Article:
5. To refer to a power or force (usually impersonal) that can determine things or the outcome of events which people often term "chance", or "luck", or "fate", or "fortune." Other times it refers to (or is personified in) a supernatural entity or deity who can affect outcomes (e.g. the goddess Fortuna). The Old Testament referred such gods in Isa. 65:11.

    6. To refer to metaphysically contingent events which are not caused by God, man or previous conditions. Some have spoken of this kind of chance whereby things can pop into existence causelessly "by chance" (e.g. unicorns).

    Christians can use the word "chance" using the first four definitions because of their creatureliness and finitude. However, the last two definitions are inconsistent with the Christian worldview because they would deny God's combined attributes (for example God's aseity and omnipotence coupled with His sovereignty).

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    2. If God's exhaustive providence and omniscience are true (as in Calvinism, Catholicism, historic Arminianism et al.), then:

      When it comes to #2 there's no "chance" or randomness from God's perspective.

      When it comes to #3 there's no "chance" or ignorance on God's part since God knows all things.

      Like #2, when it comes to #4 there are no "chance" coincidences since God is sovereign over that. Though, I suppose an Arminian who believes in libertarian free will could say there are fortuitous or unfortuitous coincidences which God knew and pre-ordained, but which were logically determined by unplanned choices of libertarianly free creatures. For example, the conception of children would be dependent on the free will choices of the parents to engage in coitus at a certain time. Which in turn will affect to a large degree when a child is born (give or take a few days). Therefore, a husband and wife having the same birthdate may be specially coincidental in a way under historic Arminianism than under Calvinism even though both affirm God's exhaustive providence.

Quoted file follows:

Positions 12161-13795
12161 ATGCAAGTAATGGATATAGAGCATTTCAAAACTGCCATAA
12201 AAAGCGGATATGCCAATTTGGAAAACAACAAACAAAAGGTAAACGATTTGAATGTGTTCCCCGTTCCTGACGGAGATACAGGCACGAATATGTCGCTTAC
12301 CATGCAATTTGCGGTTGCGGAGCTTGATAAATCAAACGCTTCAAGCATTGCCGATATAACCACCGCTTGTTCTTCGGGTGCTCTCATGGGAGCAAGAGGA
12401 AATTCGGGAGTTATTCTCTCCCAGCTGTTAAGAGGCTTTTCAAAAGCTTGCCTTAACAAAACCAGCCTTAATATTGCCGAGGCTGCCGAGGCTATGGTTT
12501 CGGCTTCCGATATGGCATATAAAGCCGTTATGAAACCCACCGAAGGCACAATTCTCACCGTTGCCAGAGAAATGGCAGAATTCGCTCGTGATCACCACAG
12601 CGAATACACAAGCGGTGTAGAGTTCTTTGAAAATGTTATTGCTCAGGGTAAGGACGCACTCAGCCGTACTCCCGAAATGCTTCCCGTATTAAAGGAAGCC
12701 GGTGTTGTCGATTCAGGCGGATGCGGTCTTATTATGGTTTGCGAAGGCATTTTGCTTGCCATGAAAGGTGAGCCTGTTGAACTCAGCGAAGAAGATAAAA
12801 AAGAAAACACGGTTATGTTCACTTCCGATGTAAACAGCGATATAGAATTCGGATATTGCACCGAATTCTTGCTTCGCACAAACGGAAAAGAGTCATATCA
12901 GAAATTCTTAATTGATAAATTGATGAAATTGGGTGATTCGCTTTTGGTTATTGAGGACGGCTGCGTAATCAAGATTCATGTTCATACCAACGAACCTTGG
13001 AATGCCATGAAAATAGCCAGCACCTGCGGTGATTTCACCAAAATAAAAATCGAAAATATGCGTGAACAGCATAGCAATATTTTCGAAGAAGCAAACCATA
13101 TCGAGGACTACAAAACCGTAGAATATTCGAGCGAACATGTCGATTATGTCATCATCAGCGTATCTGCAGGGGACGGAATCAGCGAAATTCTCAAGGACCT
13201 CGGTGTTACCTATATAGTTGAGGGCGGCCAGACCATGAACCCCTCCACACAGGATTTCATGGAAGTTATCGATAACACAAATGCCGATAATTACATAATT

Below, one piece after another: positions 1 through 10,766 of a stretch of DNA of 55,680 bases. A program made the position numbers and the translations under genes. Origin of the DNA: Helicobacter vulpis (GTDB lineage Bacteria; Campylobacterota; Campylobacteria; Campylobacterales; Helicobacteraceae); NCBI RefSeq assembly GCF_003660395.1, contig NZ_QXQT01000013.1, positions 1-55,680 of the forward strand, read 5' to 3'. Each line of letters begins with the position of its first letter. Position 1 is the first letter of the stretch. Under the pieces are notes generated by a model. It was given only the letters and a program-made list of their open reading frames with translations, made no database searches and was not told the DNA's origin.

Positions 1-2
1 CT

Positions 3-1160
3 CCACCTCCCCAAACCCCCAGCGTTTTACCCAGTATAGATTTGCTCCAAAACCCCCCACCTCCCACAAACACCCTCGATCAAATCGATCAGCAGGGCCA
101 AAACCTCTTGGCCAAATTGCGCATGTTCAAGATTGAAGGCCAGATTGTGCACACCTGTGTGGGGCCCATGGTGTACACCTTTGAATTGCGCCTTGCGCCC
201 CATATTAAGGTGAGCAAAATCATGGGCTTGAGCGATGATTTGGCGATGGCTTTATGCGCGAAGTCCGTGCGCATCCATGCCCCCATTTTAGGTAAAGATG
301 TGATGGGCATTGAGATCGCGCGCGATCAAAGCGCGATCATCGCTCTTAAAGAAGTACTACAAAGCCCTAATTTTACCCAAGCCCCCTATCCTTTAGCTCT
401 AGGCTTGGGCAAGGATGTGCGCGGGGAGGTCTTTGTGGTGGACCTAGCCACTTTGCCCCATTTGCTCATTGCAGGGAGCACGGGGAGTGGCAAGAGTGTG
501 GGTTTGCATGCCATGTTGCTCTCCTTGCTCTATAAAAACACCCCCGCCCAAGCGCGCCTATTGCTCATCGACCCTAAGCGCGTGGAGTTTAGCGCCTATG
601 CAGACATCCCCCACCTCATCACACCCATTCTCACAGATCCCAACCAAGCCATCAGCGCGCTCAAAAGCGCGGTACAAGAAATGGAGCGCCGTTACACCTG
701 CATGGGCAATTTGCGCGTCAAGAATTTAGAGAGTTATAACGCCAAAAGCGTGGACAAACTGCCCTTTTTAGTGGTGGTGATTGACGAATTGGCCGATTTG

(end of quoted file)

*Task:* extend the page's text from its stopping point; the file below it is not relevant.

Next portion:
When it comes to #1 I suppose God can speak in terms of mathematical probabilities when communicating with creatures. However, it seems probabilities have some connection to contingent events and facts (i.e. in creation). But such events and facts are themselves providentially controlled and guided by God (especially given Calvinism). And so, their probabilities are themselves in God's control. In God's natural/necessary knowledge, He knows all possible worlds which He can create. Also, by His providence, God can work with, without, above and against means. So, God may not *think* in terms of mathematical probabilities, even if He can *speak* in those terms with His finite creatures.

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    4. When it comes to my example of a husband and wife having the same birthdate "by chance", I suppose it's likely that they knew each other's birthdate before they got married and therefore the knowledge of the coincidence of having the same birthdate may have had a psychological effect on them. It may have contributed to their being a couple or to their courtship being that much more strengthened since in such a situation people may have a superstitious sense that that coincidence was in order to confirm to them that they were destined to be a couple and get married. Therefore, a better example would be a coincidence known only after their marriage. For example, the two of them having the same piano teacher or pediatrician or going to the same concert without either of them knowing so until years after they were married.